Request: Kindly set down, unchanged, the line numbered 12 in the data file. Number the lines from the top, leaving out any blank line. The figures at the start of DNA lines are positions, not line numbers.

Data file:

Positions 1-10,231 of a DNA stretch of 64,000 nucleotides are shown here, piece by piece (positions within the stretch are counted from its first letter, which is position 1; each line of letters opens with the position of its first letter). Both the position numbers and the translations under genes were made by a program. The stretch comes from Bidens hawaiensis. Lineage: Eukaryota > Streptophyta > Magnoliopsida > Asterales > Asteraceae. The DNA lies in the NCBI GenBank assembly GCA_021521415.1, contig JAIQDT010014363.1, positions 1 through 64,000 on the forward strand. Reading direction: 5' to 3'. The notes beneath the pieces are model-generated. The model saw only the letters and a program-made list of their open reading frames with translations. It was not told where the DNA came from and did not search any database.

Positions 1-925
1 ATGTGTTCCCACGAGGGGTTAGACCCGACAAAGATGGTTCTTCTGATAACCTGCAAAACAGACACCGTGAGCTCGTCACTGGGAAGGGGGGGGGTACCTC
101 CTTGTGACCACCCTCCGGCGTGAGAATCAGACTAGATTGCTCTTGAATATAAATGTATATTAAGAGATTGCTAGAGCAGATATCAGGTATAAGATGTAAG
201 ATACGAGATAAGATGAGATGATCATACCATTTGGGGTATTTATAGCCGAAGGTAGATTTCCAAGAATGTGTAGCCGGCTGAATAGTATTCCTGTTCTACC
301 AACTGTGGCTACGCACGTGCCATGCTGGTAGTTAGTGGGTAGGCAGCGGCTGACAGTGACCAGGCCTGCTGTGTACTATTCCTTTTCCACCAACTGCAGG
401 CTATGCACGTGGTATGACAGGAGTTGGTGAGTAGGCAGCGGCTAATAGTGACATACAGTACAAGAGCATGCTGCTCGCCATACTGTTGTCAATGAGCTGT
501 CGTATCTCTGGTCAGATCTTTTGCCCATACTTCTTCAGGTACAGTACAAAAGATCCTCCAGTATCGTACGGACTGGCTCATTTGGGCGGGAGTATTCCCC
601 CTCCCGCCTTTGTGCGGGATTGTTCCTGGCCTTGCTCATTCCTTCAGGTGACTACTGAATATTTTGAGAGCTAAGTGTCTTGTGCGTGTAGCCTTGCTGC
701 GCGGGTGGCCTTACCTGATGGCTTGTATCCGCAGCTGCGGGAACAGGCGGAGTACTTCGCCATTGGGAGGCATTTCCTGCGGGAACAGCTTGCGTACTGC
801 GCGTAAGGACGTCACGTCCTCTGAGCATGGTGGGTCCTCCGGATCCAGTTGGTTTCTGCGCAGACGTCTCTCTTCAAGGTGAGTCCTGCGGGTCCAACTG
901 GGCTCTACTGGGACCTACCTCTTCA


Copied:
901 GGCTCTACTGGGACCTACCTCTTCA